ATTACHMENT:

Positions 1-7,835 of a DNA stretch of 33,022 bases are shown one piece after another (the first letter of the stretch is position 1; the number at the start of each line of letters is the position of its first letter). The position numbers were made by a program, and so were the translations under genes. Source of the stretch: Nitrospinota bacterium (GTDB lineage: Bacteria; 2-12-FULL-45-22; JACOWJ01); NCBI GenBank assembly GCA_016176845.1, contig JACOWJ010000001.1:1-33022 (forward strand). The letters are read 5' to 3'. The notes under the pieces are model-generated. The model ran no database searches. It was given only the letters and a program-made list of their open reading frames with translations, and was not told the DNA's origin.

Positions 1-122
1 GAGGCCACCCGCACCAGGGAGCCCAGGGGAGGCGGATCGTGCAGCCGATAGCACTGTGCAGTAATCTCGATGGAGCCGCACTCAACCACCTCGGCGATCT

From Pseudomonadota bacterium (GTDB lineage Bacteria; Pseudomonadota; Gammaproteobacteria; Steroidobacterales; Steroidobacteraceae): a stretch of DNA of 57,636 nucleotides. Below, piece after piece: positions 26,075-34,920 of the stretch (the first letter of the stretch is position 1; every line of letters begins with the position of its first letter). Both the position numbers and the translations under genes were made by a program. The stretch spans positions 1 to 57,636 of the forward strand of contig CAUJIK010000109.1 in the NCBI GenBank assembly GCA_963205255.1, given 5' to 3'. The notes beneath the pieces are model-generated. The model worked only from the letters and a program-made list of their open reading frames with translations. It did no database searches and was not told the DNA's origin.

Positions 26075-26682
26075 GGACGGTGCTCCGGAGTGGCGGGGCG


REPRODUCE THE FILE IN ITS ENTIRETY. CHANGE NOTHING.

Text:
Positions 1-7,835 of a DNA stretch of 33,022 bases are shown one piece after another (the first letter of the stretch is position 1; the number at the start of each line of letters is the position of its first letter). The position numbers were made by a program, and so were the translations under genes. Source of the stretch: Nitrospinota bacterium (GTDB lineage: Bacteria; 2-12-FULL-45-22; JACOWJ01); NCBI GenBank assembly GCA_016176845.1, contig JACOWJ010000001.1:1-33022 (forward strand). The letters are read 5' to 3'. The notes under the pieces are model-generated. The model ran no database searches. It was given only the letters and a program-made list of their open reading frames with translations, and was not told the DNA's origin.

Positions 1-122
1 GAGGCCACCCGCACCAGGGAGCCCAGGGGAGGCGGATCGTGCAGCCGATAGCACTGTGCAGTAATCTCGATGGAGCCGCACTCAACCACCTCGGCGATCT

From Pseudomonadota bacterium (GTDB lineage Bacteria; Pseudomonadota; Gammaproteobacteria; Steroidobacterales; Steroidobacteraceae): a stretch of DNA of 57,636 nucleotides. Below, piece after piece: positions 26,075-34,920 of the stretch (the first letter of the stretch is position 1; every line of letters begins with the position of its first letter). Both the position numbers and the translations under genes were made by a program. The stretch spans positions 1 to 57,636 of the forward strand of contig CAUJIK010000109.1 in the NCBI GenBank assembly GCA_963205255.1, given 5' to 3'. The notes beneath the pieces are model-generated. The model worked only from the letters and a program-made list of their open reading frames with translations. It did no database searches and was not told the DNA's origin.

Positions 26075-26682
26075 GGACGGTGCTCCGGAGTGGCGGGGCG